Virgin Galactic to Restart Flight Tests of Commercial SpaceshipBy
Trials set for new craft after predecessor’s crash in 2014
Company has sold almost 700 tickets at a $250,000 price tag
Virgin Galactic Ltd., the commercial space company founded by billionaire Richard Branson, is set to resume test flights next month in a new spaceship that replaces the craft that crashed in a fatal accident two years ago.
The company is due to complete ground tests in August and move to testing the vessel in the skies while attached to an aircraft, according to Jonathan Firth, vice president at Virgin Galactic. The spaceship, named Unity, is scheduled to begin the final stage of testing -- independent, fully powered flights -- next year.
Branson is vying with Amazon.com founder Jeff Bezos’s Blue Origin to be the first to ferry private adventurers to the edge of space in reusable craft. Virgin Galactic’s flights have been grounded since October 2014, after its SpaceShipTwo broke up in mid-air, while Bezos’s offering has successfully fired and landed its craft multiple times.
Virgin Galactic has yet to set a date for the first commercial flight, and Firth said this would depend on the results of the tests.
“We’ve thrown out so many dates in the past that we weren’t able to keep to, we’re being a bit more conservative this time,” he said in an interview in London.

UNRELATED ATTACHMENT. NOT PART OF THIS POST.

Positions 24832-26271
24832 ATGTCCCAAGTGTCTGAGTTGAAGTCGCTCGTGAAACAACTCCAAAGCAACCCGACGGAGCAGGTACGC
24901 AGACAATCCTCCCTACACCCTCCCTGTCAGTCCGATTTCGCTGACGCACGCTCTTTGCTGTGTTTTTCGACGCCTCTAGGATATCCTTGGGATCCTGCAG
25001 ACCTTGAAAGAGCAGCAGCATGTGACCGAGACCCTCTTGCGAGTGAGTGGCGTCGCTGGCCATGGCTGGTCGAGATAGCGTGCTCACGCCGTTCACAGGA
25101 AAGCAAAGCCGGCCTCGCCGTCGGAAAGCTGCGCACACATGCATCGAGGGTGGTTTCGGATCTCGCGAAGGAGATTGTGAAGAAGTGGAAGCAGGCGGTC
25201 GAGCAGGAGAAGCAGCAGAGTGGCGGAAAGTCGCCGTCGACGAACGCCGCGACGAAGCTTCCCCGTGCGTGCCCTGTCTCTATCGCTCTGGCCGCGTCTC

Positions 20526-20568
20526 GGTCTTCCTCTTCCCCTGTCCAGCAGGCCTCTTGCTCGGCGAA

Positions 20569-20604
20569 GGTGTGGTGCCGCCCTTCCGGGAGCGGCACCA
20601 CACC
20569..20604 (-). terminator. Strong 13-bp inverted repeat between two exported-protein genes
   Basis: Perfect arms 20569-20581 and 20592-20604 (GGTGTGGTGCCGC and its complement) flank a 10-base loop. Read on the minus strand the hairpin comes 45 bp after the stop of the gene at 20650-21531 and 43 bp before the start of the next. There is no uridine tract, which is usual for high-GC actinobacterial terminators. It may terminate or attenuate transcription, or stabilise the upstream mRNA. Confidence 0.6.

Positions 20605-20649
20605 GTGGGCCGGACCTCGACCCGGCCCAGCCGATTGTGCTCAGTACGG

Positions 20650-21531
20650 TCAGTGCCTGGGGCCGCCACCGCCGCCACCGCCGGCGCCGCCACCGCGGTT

The designer of both spaceships, Scaled Composites LLC, should have protected against the flaw that caused Unity’s predecessor to tear apart, the U.S. National Transportation Safety Board has said. The crash occurred when a pilot prematurely activated a brake, killing him and injuring a co-pilot.
The new spaceship has a similar design to the original one, which underwent about 30 powered flight tests before the incident.
Virgin Galactic has almost 700 bookings at $250,000 a ticket, Firth said. The cost could fall to less than $100,000 if other entrepreneurs can successfully create competing flight programs, stimulating demand and pushing down prices.
Virgin Galactic also has a satellite business, which will use an old Boeing Co. 747 jumbo jet from its sister airline, Virgin Atlantic Airways Ltd., to fling rockets into the atmosphere. It’s scheduled to begin flight tests in late 2017. Firth said the unit could be split off into a separate company using the Virgin brand.
“If you look at the history of Virgin, we’re always thinking of the structure of our organizations,” he said. “I wouldn’t discount anything.”